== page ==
Apr 11, 2014

AWWA Publishes 2014 State of the Water Industry Report

Water infrastructure and supply top list of concerns among water professionals

AWWA 2014 State of the Water Industry Report Water Supply Wastewater

The state of water and wastewater infrastructure is the top current issue facing water professionals and those they serve, according to the American Water Works Assn.’s (AWWA) 2014 State of the Water Industry Report, with long-term water supply second on the list.

The report captures the most pressing water issues as expressed by more than 1,700 North American water experts. It is available free of charge from AWWA’s website.

The well-documented need to address aging drinking water and wastewater infrastructure has been a top area of concern since the first State of the Water Industry Report in 2004. A 2012 AWWA study found that more than $1 trillion will be needed to replace and expand drinking water infrastructure alone over the next 25 years, and wastewater costs are thought to be similar. With such a figure looming, it is not surprising that financing capital projects was cited as the third-most critical issue.

“The millions of miles of water and wastewater pipes running below our streets are essential today and for future generations,” said AWWA Executive Director David LaFrance. “They protect public health and the environment, provide fire protection, sustain our businesses and provide the everyday quality of life we enjoy. The 2014 State of the Water Industry Report makes clear that to help citizens and businesses, we need workable finance solutions to manage these mounting costs in the years ahead.”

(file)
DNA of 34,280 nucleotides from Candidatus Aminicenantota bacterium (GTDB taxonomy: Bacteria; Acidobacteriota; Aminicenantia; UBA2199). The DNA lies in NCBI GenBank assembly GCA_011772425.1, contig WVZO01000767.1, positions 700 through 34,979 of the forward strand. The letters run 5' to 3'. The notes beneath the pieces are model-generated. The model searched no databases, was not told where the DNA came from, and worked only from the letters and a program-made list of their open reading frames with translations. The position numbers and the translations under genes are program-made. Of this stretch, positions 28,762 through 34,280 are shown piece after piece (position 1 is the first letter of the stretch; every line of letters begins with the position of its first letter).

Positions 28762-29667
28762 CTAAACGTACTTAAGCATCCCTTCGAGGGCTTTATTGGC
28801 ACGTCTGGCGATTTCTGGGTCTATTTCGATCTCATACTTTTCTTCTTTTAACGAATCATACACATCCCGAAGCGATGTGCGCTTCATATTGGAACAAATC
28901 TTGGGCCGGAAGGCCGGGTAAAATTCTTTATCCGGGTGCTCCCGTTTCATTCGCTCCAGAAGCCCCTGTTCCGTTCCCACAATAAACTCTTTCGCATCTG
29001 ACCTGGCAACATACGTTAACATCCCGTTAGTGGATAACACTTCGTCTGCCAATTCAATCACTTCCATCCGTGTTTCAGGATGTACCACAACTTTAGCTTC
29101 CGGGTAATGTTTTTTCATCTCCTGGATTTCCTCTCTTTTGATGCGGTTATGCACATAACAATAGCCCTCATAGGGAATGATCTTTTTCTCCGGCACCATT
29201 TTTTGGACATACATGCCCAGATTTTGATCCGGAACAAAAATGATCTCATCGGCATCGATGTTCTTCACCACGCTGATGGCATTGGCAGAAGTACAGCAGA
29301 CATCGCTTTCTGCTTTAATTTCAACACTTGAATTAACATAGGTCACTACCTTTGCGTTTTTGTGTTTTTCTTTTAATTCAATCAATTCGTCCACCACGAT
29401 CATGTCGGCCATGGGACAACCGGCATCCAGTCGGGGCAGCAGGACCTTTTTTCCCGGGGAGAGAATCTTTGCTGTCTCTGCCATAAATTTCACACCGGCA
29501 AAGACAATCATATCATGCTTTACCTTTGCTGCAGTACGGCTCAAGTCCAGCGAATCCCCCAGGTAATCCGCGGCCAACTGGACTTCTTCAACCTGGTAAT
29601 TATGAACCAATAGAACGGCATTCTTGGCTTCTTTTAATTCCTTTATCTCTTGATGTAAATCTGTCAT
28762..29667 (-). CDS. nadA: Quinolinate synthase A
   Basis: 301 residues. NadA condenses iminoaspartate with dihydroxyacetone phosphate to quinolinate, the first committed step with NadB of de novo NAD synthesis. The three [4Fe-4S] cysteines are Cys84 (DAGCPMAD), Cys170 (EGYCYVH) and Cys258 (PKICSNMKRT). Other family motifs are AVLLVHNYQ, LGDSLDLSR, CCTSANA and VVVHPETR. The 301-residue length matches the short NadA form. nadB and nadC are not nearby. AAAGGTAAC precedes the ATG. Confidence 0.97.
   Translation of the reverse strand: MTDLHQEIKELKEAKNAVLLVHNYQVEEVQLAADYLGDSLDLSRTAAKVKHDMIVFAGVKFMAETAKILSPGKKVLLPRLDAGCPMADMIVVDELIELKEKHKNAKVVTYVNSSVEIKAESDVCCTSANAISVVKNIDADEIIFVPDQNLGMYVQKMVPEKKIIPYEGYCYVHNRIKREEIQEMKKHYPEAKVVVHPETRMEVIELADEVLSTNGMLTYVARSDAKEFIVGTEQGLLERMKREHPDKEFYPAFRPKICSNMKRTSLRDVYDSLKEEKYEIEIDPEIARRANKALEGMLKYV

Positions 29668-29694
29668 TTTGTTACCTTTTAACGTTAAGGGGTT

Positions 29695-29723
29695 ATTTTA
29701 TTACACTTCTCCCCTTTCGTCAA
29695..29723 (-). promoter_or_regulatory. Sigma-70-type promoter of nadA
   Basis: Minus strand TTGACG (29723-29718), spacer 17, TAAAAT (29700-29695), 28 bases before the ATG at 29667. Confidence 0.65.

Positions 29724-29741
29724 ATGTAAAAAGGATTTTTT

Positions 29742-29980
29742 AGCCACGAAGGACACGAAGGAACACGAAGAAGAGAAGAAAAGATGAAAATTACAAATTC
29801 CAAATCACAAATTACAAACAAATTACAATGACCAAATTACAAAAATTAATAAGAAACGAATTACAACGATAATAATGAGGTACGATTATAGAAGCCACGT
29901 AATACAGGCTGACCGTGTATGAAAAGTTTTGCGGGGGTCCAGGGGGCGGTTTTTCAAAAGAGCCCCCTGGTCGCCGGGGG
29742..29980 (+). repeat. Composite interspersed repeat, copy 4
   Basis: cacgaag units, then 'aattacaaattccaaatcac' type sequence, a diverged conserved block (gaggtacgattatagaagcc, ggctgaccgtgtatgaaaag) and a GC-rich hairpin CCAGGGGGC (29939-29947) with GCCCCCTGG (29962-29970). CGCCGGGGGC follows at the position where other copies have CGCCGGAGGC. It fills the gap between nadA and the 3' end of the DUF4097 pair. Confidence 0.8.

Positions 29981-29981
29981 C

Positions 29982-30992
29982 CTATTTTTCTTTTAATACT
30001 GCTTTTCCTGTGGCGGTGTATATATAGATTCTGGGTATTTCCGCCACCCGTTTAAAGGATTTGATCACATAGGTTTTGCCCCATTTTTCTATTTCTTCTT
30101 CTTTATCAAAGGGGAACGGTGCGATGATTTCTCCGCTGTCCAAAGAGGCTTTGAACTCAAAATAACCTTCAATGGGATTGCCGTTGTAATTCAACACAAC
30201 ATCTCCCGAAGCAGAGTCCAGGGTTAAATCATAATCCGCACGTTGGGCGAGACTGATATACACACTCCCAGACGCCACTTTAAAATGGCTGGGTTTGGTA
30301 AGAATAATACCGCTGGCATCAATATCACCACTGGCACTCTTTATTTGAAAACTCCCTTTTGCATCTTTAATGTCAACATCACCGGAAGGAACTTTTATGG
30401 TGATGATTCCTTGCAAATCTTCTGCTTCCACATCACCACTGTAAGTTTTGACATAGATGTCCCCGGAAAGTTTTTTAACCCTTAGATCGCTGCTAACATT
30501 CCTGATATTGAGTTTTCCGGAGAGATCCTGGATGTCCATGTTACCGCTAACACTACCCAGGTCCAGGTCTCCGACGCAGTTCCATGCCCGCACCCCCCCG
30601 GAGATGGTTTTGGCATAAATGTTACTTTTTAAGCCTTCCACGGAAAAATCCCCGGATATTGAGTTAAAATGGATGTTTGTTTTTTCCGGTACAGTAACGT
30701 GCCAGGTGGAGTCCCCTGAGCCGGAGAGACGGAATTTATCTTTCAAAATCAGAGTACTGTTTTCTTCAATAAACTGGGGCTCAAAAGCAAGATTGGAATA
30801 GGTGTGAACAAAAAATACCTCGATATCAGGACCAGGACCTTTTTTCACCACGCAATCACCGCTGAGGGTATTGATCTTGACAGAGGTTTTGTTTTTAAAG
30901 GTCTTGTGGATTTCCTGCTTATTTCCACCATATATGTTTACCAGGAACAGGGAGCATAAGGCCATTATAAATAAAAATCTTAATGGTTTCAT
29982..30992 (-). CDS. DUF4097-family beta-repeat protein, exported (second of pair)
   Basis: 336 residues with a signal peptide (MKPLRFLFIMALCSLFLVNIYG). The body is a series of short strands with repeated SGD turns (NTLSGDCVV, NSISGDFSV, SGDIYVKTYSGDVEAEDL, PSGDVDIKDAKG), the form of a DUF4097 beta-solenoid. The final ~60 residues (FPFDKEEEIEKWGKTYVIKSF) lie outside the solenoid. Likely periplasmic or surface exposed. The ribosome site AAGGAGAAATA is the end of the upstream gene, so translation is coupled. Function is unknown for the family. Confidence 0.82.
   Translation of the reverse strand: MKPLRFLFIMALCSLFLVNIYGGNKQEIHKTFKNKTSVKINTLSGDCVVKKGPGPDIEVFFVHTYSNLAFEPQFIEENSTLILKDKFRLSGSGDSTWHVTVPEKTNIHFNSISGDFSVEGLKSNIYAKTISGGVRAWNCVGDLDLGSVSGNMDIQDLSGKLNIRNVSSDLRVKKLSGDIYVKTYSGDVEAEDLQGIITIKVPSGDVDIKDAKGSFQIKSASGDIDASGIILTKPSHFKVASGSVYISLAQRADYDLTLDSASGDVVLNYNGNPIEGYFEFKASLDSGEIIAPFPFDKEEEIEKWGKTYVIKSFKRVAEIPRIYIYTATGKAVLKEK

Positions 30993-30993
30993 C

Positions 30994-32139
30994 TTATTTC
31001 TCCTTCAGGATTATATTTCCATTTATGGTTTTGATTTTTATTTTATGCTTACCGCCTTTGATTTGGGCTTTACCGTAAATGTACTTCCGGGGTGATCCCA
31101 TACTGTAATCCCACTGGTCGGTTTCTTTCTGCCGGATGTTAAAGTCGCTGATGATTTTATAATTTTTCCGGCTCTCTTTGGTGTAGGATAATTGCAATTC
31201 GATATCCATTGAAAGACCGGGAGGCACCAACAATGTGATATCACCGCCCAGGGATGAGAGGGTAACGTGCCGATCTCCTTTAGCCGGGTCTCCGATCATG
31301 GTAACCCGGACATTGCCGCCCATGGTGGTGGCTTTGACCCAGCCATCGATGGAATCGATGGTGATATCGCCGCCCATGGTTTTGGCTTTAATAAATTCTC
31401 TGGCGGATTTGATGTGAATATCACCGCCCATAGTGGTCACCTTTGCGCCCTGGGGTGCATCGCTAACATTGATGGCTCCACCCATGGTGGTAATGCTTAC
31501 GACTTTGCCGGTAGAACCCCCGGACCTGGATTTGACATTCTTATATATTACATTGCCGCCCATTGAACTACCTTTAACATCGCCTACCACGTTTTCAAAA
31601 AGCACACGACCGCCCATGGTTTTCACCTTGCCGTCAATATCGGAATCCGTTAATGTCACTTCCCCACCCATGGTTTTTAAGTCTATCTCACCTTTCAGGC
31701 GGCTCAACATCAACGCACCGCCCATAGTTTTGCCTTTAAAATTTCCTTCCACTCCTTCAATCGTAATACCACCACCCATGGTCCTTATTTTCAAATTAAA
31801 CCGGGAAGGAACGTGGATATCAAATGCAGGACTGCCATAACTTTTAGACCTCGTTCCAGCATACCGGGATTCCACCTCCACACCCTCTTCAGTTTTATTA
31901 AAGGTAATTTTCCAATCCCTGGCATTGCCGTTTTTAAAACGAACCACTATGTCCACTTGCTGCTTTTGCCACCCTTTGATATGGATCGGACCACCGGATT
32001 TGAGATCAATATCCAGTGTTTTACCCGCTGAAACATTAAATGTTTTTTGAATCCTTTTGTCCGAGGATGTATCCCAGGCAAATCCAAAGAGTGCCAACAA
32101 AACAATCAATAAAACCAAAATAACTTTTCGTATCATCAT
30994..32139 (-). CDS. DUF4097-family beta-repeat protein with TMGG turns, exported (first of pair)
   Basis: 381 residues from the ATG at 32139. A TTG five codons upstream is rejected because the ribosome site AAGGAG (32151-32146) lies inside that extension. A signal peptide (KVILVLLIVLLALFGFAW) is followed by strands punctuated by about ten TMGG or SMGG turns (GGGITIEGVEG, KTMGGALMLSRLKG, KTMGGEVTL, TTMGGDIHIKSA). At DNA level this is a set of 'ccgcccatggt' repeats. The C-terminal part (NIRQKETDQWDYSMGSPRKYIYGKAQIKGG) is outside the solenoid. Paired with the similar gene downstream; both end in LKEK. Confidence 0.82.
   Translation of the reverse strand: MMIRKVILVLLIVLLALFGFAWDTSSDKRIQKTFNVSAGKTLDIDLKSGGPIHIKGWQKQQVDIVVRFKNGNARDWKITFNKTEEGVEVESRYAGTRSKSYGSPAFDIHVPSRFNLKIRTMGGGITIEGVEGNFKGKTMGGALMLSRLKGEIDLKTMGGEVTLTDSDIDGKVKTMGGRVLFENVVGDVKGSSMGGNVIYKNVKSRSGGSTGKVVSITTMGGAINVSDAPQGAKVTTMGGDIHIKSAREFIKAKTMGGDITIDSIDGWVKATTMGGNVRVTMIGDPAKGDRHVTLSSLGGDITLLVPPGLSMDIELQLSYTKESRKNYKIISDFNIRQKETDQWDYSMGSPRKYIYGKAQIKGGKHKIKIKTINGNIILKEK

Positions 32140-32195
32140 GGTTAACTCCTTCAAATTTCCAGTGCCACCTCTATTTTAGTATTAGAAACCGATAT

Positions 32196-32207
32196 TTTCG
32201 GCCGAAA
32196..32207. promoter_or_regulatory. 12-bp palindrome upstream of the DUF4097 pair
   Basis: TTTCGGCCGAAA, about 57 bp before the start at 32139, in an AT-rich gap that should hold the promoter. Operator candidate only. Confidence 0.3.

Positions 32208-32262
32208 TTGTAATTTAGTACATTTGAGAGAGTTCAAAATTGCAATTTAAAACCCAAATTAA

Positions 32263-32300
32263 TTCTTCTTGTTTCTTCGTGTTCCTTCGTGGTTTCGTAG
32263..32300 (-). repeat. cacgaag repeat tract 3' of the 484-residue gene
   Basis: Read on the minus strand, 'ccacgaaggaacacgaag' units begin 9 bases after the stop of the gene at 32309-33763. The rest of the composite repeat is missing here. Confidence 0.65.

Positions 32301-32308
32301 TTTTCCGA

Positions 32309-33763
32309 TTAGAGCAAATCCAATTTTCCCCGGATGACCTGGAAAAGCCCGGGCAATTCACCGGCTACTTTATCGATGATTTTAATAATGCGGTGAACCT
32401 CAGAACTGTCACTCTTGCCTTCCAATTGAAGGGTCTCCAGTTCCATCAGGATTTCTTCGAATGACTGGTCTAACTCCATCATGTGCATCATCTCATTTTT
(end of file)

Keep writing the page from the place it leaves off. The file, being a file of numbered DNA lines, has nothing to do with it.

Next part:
More than 130 water professionals met with members of the U.S. Congress in Washington, D.C., to advocate for funding of existing water finance tools and the creation of a new mechanism called a Water Infrastructure Finance and Innovation Authority (WIFIA). A WIFIA program is being considered as part of the Water Resources Act currently in a conference committee.

With drought conditions persisting in California, Texas and elsewhere, the survey respondents rated several issues related to water resources as highly important. Long-term water supply availability was the second-most important issue, groundwater management and overuse was sixth, watershed protection was seventh and drought or periodic water shortages was eighth. Sixty-four percent of respondents indicated that long-term water supply was critically important, and less than 1% rated it as unimportant.

Respondents also expressed concern about the public’s understanding of the value of water resources and water systems — the fourth and fifth issues, respectively. AWWA is working alongside 11 other associations and private companies on the Value of Water Coalition, which seeks to raise awareness about the value of water and the importance of water and wastewater infrastructure.